– Drop down seals – extremely practical all-in-one automatic devices installed into the bottom edge of the door (underneath). Completely invisible from outside or inside the house, the device is equipped with a button released spring mechanism, which releases a rubber seal when the door is shut and retracts the seal when the door opens by just a few millimetres. These drop down seals will stop the air, water, noise, smoke and fire from coming through under the door and their cost ranges from £20-£50. Installation requires routing into the bottom edge of the door, but otherwise it’s fairly easy – a piece of cake for any skilled carpenter or experienced DIYer equipped with a router. There are a few different brands offering a range of products of different qualities and sometimes with different installation methods. They are primarily used on internal doors for acoustic and fire protection, therefore for your front door we recommend the better quality ones with thick rubber seals. It’s best coupled with a weather bar for a complete and practical solution to sealing bottom of the door.
– Weather bars – large variety of triangular shaped bars made of timber, plastic or metal and installed at the bottom of door face. Their sole purpose is to deflect the rain running down the door face, away from the bottom edge of the door (see the diagram below). The weather bars will not stop any draught or cold coming through! However, they are quite effective at draining the water away, letting it drop onto usually sloped door sill or threshold, which drives it further away. Weather bars are most effective when installed right at the bottom edge of the door and installing them higher (for instance because of brush draught excluder already installed there) will make them less effective. They can be installed lower to reduce the gap as much as possible, but will never fully close that gap in inwards opening doors (otherwise the door simply won’t close). Very easy installation and low cost (£10-£20).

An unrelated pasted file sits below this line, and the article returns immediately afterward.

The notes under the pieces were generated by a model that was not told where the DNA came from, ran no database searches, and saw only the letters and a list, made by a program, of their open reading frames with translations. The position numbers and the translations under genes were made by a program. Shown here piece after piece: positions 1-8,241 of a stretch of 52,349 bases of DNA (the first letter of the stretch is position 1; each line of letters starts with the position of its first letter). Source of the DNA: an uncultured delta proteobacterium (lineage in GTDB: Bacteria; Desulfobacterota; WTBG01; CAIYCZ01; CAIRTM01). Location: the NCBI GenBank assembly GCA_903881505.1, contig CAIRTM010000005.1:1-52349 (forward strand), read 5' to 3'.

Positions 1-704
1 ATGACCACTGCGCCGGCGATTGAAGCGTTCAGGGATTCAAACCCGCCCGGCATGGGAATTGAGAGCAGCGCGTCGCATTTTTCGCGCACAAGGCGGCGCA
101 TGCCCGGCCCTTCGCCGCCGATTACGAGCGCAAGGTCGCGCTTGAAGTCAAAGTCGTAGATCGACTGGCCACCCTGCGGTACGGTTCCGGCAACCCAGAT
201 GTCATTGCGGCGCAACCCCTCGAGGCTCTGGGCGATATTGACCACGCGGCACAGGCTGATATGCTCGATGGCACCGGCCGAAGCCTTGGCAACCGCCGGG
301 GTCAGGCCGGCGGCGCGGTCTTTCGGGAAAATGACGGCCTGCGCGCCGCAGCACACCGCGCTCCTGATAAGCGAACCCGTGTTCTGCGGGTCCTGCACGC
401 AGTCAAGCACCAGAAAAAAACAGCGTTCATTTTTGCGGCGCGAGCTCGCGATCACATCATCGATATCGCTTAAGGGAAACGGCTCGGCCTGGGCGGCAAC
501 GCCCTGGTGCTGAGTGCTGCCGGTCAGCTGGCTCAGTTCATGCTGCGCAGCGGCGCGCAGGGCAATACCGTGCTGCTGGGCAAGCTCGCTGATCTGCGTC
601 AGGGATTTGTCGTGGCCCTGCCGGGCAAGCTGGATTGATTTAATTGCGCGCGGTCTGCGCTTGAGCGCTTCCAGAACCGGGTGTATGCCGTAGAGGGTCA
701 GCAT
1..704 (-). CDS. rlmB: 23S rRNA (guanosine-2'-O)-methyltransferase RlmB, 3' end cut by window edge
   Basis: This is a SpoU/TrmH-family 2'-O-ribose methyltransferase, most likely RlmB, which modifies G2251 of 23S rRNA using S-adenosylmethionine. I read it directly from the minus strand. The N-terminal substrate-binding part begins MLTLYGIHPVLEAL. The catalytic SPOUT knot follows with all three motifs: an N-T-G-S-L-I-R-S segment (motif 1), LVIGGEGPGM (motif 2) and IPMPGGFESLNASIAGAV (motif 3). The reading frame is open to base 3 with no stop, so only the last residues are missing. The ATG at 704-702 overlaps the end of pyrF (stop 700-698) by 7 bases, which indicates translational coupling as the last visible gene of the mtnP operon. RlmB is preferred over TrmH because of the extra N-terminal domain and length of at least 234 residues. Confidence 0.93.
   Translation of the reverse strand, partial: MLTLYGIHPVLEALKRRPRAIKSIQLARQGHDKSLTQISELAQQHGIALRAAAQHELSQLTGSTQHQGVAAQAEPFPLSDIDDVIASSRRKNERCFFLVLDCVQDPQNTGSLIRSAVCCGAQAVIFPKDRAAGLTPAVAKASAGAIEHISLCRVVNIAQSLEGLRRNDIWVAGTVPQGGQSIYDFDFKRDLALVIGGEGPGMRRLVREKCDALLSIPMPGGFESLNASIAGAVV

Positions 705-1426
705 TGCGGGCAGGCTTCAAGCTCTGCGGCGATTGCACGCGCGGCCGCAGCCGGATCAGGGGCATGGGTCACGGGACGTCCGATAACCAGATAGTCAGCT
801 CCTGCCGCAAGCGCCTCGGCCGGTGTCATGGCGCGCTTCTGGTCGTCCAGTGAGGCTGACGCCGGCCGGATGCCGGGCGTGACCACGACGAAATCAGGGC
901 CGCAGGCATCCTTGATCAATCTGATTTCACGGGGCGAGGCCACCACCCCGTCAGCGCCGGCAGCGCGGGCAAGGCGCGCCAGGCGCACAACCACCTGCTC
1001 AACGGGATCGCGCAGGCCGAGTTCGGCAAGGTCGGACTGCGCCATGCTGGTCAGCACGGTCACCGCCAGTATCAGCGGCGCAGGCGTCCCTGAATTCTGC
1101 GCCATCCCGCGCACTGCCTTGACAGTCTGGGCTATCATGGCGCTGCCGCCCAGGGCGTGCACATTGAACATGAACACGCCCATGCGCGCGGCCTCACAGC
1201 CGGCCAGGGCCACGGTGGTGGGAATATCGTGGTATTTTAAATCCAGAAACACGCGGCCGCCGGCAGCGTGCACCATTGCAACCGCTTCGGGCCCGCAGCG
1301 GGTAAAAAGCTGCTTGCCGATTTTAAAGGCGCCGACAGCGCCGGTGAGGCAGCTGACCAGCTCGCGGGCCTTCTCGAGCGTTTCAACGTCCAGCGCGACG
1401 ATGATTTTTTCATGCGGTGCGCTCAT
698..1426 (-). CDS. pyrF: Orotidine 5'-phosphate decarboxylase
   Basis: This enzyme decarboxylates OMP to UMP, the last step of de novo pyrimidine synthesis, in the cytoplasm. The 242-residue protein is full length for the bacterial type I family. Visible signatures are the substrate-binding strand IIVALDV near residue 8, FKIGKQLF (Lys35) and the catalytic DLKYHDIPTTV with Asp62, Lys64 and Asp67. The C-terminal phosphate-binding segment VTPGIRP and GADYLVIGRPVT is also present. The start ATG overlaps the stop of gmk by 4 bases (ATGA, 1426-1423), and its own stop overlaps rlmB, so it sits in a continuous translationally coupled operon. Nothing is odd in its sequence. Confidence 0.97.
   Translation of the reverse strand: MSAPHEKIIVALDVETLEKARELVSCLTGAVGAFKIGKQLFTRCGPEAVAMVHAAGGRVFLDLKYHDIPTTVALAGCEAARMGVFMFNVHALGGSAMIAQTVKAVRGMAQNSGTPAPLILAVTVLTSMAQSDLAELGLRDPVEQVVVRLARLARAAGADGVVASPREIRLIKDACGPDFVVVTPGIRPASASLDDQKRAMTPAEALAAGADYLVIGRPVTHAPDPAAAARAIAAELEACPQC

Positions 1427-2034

Sealing other parts of your front door
– Check for any gaps around the door hardware – especially bolted through ironmongery such as door viewers, knobs, handles, door bells and cable holes. If there are any gaps, use silicone to seal them (you can get different colour silicone to match the colour of your door).
– Letterboxes – If you have a letterbox fitted in the door set make sure it has been fitted with weather proofing. Letterbox is effectively a large hole in your door surface and could let in a lot of draught and cold. This can be mitigated by using a sleeved letterbox with integrated weather proofing system – rubber and brush seals or by adding brush draught excluders or special energy saving covers to existing letterboxes.
– Keyholes – If your door has been fitted with one of the traditional mortice locks, then the key hole is yet another part that will let cold air inside. For obvious reasons it cannot be sealed but there are escutcheons with covers that can be used, if your lock hasn’t been supplied with one of these already. Using a cylinder type lock eliminates this problem completely.
Cost calculations and efficiency
So how much it will all cost me and how much will I save on energy bills? Is it worth it?
Well it all depends on the individual scenario – on the condition of the existing front door set, how much heating is being used and how much of it is wasted because of cold air getting in from outside.
It’s always best (and cheapest) to get the right products with the new door, rather than installing them afterwards. In most cases a combination of automatic drop down seal, weather bar and weather proof letterbox (£100 combined cost) will make a significant difference and could pay back for itself in just a year or two. As well as this you will get increased acoustic insulation, no letterbox flapping in the wind and no water leaks into your hallway, so it’s definitely a worthy investment.
If you are undertaking any of the weather proofing methods described above, whether on a brand new door or an existing door, please use the comments below to share with us how it went and what reduction in energy bills you have achieved. Based on this information, we might be able to provide more accurate cost and efficiency information in the future.